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Top 10 Cybersecurity Breaches in Switzerland

Learn about the state of cybersecurity in Switzerland and the 10 biggest breaches in this country.
The increasing number of ransomware hacking attacks across the world makes more and more countries consider, implement and continually update security guidelines and data safety practices in cybersecurity. Switzerland is not an exception: according to the most recent statistics by Check Point Research, the annual number of cyberattacks within the country increased by 65% in 2021.

As you might know, the core security focus in Switzerland is targeted at data protection, which is plain better than anywhere else in the world. Moreover, the country was among the earliest to have implemented the Federal Act on Data Protection of June 19, 1992 (DPA) and its ordinances. Also, Switzerland is compliant with the EU GDPR – the official regulation on data protection and privacy.

But, security is not solely related to data protection: it's also the practice of protecting systems, networks, and programs from various types of digital attacks. One of the most efficient methods of resisting the latest cyber attacks is to learn about the high-profile breaches that occurred within a certain region or industry. So, in this article, we're going to analyze the details of the most infamous cyberattacks in Switzerland, uncovering how they happened and what measures were taken by the affected entities.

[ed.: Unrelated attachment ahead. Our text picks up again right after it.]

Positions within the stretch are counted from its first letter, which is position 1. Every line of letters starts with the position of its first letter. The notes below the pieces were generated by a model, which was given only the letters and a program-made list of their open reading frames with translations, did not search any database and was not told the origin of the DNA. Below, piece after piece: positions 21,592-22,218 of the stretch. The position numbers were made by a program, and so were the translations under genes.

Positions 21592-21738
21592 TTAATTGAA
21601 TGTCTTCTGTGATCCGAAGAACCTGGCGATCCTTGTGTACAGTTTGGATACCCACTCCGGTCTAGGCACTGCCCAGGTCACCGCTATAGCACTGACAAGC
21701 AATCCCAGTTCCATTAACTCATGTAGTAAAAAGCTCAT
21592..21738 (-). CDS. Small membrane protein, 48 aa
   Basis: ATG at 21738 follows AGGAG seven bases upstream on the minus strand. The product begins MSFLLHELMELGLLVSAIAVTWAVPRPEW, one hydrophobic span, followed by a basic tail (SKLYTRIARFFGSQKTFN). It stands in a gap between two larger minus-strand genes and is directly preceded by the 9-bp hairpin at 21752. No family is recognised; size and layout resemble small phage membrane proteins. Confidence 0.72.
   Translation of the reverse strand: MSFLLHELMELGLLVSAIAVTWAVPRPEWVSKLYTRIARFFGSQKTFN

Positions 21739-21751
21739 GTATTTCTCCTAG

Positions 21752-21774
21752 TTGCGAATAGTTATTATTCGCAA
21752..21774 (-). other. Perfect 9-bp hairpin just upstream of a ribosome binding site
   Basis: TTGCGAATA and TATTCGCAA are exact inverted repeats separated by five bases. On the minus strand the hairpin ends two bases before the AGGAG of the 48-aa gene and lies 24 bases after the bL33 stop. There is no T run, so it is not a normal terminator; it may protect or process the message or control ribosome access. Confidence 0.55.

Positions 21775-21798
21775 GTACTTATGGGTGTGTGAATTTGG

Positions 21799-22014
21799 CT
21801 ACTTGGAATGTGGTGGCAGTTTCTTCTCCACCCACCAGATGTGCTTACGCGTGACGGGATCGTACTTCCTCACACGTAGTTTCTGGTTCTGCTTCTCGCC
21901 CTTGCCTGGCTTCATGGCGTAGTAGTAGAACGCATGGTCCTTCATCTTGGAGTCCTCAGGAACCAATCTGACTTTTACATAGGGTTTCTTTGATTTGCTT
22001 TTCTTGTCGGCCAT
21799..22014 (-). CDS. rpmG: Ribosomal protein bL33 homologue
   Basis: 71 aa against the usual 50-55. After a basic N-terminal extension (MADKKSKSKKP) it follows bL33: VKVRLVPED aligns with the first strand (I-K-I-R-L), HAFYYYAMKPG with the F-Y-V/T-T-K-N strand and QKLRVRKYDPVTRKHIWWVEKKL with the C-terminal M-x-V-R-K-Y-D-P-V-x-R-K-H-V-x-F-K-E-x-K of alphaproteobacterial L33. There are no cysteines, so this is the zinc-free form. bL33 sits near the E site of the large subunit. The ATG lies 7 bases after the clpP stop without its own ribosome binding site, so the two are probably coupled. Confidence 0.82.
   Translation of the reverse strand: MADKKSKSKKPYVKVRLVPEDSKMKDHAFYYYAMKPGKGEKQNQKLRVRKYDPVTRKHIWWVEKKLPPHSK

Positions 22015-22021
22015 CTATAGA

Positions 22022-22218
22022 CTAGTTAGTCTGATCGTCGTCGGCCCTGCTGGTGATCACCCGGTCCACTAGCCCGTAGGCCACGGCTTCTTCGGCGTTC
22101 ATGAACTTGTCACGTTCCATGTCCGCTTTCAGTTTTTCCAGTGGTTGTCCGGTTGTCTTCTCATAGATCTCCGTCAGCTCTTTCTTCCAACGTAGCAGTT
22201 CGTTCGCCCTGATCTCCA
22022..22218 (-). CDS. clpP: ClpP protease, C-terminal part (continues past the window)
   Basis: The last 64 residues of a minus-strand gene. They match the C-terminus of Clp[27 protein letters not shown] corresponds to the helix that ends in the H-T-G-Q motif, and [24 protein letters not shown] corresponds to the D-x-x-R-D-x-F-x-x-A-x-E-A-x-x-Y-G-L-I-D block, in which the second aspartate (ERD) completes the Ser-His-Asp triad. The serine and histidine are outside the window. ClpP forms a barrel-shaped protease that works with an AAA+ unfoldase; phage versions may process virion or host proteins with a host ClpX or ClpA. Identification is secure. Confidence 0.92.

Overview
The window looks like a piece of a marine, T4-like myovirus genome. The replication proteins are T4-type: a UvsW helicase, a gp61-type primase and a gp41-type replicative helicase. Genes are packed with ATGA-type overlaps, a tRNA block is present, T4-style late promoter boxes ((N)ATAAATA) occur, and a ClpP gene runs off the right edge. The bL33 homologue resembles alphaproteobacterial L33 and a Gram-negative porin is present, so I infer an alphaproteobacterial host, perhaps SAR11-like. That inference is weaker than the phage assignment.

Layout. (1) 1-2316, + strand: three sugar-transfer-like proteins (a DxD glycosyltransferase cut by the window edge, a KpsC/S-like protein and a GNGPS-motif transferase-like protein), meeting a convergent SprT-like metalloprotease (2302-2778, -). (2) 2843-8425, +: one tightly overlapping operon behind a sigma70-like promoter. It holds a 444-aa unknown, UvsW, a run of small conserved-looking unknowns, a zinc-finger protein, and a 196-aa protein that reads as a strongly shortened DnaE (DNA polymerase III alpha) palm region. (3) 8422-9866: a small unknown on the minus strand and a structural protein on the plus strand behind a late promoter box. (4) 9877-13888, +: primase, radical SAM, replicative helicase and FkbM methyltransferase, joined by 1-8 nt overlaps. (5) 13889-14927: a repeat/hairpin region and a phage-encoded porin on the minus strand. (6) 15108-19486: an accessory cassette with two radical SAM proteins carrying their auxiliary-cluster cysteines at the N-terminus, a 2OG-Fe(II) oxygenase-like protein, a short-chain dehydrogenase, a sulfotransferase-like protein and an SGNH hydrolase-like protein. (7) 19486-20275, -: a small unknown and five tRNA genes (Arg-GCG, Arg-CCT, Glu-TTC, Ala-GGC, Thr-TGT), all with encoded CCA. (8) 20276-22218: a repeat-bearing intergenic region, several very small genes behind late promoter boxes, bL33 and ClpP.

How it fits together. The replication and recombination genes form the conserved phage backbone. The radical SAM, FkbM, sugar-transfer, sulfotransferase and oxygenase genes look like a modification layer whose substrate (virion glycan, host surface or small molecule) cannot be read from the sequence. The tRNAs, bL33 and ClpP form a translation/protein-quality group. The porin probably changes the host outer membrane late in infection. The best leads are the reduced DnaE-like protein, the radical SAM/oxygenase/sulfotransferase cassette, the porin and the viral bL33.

#1 Data of 800,000 Swisscom Customers Compromised As a Result of Breach
Swisscom, the biggest telecom company in Switzerland, reported a massive data breach that occurred in autumn 2017. As a result of this incident, over 800,000 customers may be compromised – that's nearly 10% of the entire population of Switzerland. Due to the investigation details, the attackers have gained access rights of a sales partner, but the third-party company in question has not been named.